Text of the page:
A Parlor Game in Iambic

I don’t normally post exerpts from a work in progress. It seems dangerous to assume any of it will remain the same between the writing and the publishing…arrogant, perhaps, like I could jinx myself. But this one tickled my nerdy bone, and the amusement of it does not rely on context but simply on the text. Also this started entirely by accident…I knew he initiated a conversation with that particular quotation, because I knew she replied about ingratitude, and I just let them talk from there and scribbled down what I “heard.” After about two exchanges, I noticed they were both speaking in iambic, or damn near it. Always fun when characters do something cool without your intention! So I ran with it. You can see below the point where I stopped writing in full prose style and just started transcribing their conversation. The main point of the scene is them having two different conversations via subtext, hers about what happened between them in the past (well, between her and the man she thinks he is), and him about what he assumes will happen between them in the imminent future. Pray, enjoy my deathless prose verse!

The scene: a masquerade. Their Lord and Lady Winter costumes match; hers, intentionally, because she wanted to match a man from her past and thinks the hero is he. He’s not. He takes her for a courtesan he’s supposed to meet there. She’s not.

“Blow, blow, thou winter wind,” he said, reaching for the one bit of poetry he knew that might suit her attire. “Thou art not so unkind as man’s ingratitude.”

“Do you not think yourself unkind to speak to me of your ingratitude?”

Her question took him aback. Had she been inconvenienced to come tonight? Had he been hard to find? While he parsed the meaning of her words, their cadence struck him. She’d replied in the same meter his verse employed – a parlor game he knew well from his sister. She always won. He wondered how he’d fare against a lady of the night. Dismally, most like, if she were an actress.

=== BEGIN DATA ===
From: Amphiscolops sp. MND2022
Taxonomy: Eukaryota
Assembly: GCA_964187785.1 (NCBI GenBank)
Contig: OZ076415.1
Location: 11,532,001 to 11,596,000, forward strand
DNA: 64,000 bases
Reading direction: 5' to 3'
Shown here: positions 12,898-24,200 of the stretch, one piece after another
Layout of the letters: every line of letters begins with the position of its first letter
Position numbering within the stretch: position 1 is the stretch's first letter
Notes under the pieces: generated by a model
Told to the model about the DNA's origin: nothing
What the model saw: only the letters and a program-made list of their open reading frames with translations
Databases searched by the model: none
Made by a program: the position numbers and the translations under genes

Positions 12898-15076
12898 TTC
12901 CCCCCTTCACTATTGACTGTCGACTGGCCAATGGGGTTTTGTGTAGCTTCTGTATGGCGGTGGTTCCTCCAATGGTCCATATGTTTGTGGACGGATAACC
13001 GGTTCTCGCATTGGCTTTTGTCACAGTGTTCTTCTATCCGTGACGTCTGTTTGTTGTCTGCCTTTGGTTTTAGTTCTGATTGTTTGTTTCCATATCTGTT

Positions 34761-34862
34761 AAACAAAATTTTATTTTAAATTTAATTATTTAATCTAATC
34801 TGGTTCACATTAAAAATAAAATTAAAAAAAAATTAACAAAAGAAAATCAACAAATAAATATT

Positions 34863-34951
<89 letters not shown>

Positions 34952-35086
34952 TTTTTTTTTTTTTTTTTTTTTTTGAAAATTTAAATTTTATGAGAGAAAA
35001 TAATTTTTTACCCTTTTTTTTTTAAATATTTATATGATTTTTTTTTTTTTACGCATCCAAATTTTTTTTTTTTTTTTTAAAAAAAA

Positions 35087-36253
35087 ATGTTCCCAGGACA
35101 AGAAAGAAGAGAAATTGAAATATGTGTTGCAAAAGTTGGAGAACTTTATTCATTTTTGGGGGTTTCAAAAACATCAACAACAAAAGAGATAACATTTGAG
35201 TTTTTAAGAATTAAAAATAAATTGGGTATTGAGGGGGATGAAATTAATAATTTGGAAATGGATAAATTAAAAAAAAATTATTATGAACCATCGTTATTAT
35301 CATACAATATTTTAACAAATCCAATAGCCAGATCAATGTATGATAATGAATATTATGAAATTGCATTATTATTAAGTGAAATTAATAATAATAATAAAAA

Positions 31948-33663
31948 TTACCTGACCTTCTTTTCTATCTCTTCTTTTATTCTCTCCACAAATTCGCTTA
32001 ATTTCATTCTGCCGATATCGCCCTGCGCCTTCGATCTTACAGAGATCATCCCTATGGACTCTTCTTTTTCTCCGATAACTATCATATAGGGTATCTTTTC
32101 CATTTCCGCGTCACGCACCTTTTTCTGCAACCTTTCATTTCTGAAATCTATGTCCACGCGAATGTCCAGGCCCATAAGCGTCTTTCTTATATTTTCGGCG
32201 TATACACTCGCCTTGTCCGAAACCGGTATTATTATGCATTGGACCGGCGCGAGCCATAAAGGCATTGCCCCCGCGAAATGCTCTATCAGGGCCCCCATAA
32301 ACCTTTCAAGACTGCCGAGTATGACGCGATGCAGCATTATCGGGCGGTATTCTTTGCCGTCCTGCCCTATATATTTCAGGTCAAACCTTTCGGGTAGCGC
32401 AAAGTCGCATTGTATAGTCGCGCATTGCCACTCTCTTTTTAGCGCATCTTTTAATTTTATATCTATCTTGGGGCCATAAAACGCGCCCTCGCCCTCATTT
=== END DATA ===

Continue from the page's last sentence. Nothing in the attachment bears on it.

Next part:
“Then should I simply note that you’re well met, my lady fair?”

“Well met, indeed, my lord.”

Am I your lord?”

“Tonight it doth appear you are.”

“Then how shall I best please my love?”

“A kiss to shame all lovers here; but first a dance to cast all dancers in despair at their incompetence.”

“A feather to your cap, my dear, for I cannot compete with prose so fine.”

“A sorry piece of prose, good sir, for by my count we doth converse in verse.”

“My lady has a clever mind, to match her dex’trous tongue.”

“And know you this because you dream about my tongue?”

“For cert, my love: the fairest of its kind I have encounteréd.”

“A pretty piece of flattery, if true.”

“Can you doubt me?”

“I have done nothing else since took you leave to speak.”

“But why? I’ faith, my lady, I have only ever spoke my heart’s confession – pax! I concede. You have mastered me.”

“’Twas ever thus, if I recall.”

“No one likes a braggart.”

“In a woman, you mean. Men may talk all night of their exploits without receiving censure.”

“Mayhap. But I prefer to spend tonight in exploits, not in talk.”

“Ever a man of action.”

“Better a man of action than a king of unmet dreams….”

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